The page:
Excellent read. Addictive. Too short. Would have liked to have it go on to the end of WWII and hear insights about Stalin, Mussolini, and more. One discordant note is Larson's eschewing of photos and maps. But overall, a fine read.

i
IrisLover77inGA
Sep 27, 2020

This is classic Erik Larson. What an interesting book. He has a knack for mixing official history as told by the figures that history books are made of and with accounts by the common individual who is experiencing the history that the figures in history books create. The reader learns about behind the scenes of world events and little things that never make history books. Churchill comes to office as the rest of Europe is falling to Germany. Churchill has to find the way to keep England from falling and get the help from the US that England needs to survive He does an excellent job letting the reader know about Churchill's big personality and how Churchill became the symbol of British resistance to the common man. You learn about Churchill's courting Roosevelt and learn how the British resilience effects the Nazi upper leaders. Hess makes a daring journey to Scotland to try to broker peace and sees the rest of the war from jail. Larson was fortunate to have dairies created by the "man in the street" for the Mass Observation Project. They tell of the roofs pierced with shrapnel, the windows broken and not repaired due to shortages of glass, the Londoners spend the night in subway shelter during the raids and how the exiled royalty from Norway spent their nights, individuals pinching themselves to see if they are still alive after a particularly devastating air raid. The reader gets a good picture of the British "stiff upper lip" and their determination to survive.

I gave the book 4 stars because it is 500 pages long. It is overly long even though it is good. It was too much information. I wish he had condensed the book to about 400 pages. It was repetitive at times. But I strongly recommend it. No one writes history the way Erik Larson does.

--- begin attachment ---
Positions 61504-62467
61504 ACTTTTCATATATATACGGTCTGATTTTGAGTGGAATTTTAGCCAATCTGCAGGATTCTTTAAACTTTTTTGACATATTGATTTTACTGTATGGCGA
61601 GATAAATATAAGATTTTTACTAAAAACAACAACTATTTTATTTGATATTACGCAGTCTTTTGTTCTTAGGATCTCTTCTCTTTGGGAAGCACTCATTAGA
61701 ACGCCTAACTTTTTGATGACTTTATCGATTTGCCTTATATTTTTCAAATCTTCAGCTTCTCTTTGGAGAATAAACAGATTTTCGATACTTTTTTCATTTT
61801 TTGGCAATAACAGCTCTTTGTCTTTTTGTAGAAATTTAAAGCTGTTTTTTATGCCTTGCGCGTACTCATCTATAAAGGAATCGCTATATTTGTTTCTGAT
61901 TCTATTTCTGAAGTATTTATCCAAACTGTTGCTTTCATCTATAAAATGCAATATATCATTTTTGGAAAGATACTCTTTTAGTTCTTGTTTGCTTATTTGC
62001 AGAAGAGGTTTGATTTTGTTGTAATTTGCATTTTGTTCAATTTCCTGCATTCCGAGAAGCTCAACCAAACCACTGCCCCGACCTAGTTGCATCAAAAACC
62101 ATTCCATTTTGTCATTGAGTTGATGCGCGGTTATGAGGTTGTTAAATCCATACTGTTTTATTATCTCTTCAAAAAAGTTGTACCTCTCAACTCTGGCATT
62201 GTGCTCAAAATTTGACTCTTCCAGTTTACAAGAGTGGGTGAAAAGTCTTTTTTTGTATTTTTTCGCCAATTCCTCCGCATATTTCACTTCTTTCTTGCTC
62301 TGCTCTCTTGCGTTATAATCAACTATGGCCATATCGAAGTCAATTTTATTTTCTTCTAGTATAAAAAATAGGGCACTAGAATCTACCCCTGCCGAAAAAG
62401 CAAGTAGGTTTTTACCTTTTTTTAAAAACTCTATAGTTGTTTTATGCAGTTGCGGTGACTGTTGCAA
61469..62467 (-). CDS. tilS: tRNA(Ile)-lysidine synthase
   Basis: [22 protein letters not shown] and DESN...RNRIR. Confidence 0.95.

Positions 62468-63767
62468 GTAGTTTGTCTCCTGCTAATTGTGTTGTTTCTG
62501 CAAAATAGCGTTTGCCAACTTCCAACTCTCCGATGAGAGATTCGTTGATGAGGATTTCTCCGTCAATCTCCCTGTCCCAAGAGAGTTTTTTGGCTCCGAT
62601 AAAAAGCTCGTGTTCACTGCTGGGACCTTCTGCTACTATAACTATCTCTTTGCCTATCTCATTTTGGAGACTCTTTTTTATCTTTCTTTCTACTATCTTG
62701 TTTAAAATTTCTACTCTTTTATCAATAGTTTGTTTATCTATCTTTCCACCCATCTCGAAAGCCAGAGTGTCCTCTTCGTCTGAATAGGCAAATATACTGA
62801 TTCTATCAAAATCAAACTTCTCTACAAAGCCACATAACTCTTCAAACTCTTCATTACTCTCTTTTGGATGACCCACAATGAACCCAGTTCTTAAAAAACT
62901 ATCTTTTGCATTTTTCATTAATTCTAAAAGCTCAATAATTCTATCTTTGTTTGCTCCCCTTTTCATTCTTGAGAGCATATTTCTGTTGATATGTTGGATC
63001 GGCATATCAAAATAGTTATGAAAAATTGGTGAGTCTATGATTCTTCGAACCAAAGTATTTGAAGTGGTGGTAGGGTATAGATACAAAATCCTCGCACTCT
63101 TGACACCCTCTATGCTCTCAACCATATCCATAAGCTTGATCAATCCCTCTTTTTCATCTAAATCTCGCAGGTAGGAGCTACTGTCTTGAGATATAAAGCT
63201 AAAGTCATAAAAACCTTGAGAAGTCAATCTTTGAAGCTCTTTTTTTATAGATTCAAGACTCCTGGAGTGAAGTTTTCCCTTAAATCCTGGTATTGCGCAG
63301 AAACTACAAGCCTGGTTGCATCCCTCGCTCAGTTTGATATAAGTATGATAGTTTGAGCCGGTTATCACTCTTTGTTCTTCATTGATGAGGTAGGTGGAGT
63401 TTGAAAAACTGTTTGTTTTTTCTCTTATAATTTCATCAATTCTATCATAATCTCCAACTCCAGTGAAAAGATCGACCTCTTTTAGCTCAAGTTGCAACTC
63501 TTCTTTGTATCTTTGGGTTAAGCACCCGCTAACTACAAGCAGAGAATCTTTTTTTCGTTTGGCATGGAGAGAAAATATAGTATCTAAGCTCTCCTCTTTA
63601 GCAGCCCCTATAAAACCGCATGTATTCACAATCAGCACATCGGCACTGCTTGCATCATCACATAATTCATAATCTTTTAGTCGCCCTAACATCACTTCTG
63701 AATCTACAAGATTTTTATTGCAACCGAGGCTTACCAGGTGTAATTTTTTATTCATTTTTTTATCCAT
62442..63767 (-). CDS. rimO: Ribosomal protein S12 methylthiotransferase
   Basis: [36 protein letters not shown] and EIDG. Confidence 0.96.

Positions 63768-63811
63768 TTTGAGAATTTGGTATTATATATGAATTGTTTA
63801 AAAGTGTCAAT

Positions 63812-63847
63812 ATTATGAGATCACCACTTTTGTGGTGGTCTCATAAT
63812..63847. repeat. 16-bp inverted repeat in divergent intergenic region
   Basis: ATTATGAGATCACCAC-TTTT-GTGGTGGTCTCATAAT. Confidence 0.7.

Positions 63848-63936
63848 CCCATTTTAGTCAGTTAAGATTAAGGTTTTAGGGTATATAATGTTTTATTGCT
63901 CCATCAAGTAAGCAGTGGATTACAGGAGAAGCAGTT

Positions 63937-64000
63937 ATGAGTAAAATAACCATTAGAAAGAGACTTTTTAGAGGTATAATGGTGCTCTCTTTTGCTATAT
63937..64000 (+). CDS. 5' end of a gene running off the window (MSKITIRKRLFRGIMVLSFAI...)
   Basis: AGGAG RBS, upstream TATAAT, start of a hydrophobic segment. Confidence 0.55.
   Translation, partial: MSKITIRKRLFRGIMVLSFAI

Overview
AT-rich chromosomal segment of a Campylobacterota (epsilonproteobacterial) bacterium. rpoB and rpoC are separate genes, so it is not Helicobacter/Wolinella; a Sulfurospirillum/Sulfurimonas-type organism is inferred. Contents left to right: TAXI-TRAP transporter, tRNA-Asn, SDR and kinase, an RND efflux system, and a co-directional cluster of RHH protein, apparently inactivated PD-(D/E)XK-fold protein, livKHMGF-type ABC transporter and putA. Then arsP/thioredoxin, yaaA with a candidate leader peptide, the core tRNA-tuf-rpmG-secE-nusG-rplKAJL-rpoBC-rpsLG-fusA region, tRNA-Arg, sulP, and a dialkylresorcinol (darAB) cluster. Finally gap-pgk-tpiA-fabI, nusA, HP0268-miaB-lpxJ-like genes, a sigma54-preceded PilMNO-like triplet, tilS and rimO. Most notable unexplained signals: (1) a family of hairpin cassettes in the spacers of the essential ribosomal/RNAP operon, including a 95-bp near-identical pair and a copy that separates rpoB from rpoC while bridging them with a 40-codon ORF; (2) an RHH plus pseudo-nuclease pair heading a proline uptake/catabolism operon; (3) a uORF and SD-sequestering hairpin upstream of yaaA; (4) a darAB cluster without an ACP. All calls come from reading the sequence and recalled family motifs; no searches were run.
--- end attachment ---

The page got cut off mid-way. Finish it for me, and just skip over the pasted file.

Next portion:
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c
cknightkc
Dec 31, 2020

“On one of Churchill’s full-moon weekends at Ditchley, Diana Cooper, wife of Information Minister Duff Cooper, told Churchill that the best thing he had done was to give people courage.
He did not agree. ‘I never gave them courage,’ he said. ‘I was able to focus theirs.’’ - p. 483

c
cknightkc
Dec 31, 2020

“The night… was cloudless and starry, with the moon rising over Westminster. Nothing could have been more beautiful and the searchlights interlaced at certain points on the horizon, the star-like flashes in the sky where shells were bursting, the light of distant fires, all added to the scene. It was magnificent and terrible: the spasmodic drone of enemy aircraft overhead; the thunder of gunfire, sometimes close sometimes in the distance; the illumination, like that of electric trains in the firmament. Never was there such a contrast of natural splendor and human vileness.” - p. 238

c
cknightkc
Dec 31, 2020

“Tea anchored the day—though at teatime, Churchill himself did not actually drink it, despite reputedly having said that tea was more important than ammunition. He preferred whiskey and water. Tea was comfort and history; above all, it was English. As long as there was tea, there was England.” - p. 186